Islands Business Report: Corruption & Samoa’s bright future
Trekking up to the summit of Mount Vaea to view the grave of Robert Louis Stevenson, travelling author Thomas H. Booth was struck by the similarity of Samoa across the ages.
“How pleased he would be to see that so much of the essence of Samoan life is now as it was then,” he said.
Perhaps not for much longer.
Gaining independence on January 1, 1962, Samoa enters its first half century with an expanding economy, admirably strong culture and, according to international experts, excellent prospects.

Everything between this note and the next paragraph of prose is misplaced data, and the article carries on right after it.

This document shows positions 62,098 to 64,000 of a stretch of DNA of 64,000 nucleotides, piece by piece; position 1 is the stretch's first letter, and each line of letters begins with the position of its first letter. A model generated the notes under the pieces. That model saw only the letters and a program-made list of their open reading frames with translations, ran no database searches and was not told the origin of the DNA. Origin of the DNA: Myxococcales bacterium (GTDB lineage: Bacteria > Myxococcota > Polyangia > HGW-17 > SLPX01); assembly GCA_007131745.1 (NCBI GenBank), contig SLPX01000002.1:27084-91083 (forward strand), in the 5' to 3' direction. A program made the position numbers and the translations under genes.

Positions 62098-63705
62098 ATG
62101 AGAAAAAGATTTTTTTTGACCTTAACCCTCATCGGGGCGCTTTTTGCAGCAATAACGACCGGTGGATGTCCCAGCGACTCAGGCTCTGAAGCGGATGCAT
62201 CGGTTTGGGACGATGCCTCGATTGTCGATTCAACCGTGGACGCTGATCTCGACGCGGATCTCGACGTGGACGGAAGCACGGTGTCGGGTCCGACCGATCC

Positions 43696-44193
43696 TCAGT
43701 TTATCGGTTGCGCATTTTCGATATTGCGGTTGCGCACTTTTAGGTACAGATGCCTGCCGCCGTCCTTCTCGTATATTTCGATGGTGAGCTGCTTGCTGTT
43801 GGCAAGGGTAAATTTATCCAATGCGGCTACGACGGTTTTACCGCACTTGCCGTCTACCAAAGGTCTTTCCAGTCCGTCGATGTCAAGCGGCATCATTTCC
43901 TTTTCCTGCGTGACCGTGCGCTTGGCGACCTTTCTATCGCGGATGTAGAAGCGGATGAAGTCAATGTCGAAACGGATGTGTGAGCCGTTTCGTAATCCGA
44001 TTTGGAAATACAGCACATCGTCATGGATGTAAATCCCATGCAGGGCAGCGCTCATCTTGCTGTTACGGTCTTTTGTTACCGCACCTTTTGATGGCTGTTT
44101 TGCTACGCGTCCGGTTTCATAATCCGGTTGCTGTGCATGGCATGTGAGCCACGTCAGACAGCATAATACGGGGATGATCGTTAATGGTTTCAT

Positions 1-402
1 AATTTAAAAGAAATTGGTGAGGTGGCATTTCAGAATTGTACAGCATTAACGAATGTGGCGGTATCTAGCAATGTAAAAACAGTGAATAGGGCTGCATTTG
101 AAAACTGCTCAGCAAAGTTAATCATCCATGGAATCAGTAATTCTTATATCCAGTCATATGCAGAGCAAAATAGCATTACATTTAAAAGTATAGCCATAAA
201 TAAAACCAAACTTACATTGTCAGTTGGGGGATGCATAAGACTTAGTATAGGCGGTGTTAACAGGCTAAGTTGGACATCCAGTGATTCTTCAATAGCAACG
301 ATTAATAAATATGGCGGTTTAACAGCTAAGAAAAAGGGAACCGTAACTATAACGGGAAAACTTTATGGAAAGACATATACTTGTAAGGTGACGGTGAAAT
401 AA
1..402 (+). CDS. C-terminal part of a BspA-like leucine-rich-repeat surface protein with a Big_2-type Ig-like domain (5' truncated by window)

World Bank data puts the local economy at more than half a billion US dollars. Foreign debt is down from a high of 91 percent in the early 1990s, to a much more manageable 56%, and businesses have recovered from the devastating cyclones to reclaim a near two thirds share of the economy.
Literacy is at 99% and an average life lasts a respectable 72 years, up from earlier averages, showing improvements among some 180,000 residents.
Unemployment is said to be at just five percent of the labour force, lower than in most “developed” countries like donor partners Australia and New Zealand.
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